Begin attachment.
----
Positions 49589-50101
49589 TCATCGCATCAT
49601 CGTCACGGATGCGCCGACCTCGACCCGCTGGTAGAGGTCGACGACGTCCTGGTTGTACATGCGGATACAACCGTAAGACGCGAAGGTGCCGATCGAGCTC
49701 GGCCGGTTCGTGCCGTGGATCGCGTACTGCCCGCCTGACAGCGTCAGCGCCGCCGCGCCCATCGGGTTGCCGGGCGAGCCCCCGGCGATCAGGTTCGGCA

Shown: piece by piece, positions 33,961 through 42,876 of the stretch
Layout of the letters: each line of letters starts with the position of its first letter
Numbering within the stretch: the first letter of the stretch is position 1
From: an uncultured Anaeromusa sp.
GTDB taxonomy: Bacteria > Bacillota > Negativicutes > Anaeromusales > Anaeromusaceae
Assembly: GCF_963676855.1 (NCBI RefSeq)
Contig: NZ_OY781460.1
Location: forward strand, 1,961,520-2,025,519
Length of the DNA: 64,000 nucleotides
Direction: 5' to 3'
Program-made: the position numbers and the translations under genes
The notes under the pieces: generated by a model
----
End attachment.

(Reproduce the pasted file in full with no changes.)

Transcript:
Positions 49589-50101
49589 TCATCGCATCAT
49601 CGTCACGGATGCGCCGACCTCGACCCGCTGGTAGAGGTCGACGACGTCCTGGTTGTACATGCGGATACAACCGTAAGACGCGAAGGTGCCGATCGAGCTC
49701 GGCCGGTTCGTGCCGTGGATCGCGTACTGCCCGCCTGACAGCGTCAGCGCCGCCGCGCCCATCGGGTTGCCGGGCGAGCCCCCGGCGATCAGGTTCGGCA

Shown: piece by piece, positions 33,961 through 42,876 of the stretch
Layout of the letters: each line of letters starts with the position of its first letter
Numbering within the stretch: the first letter of the stretch is position 1
From: an uncultured Anaeromusa sp.
GTDB taxonomy: Bacteria > Bacillota > Negativicutes > Anaeromusales > Anaeromusaceae
Assembly: GCF_963676855.1 (NCBI RefSeq)
Contig: NZ_OY781460.1
Location: forward strand, 1,961,520-2,025,519
Length of the DNA: 64,000 nucleotides
Direction: 5' to 3'
Program-made: the position numbers and the translations under genes
The notes under the pieces: generated by a model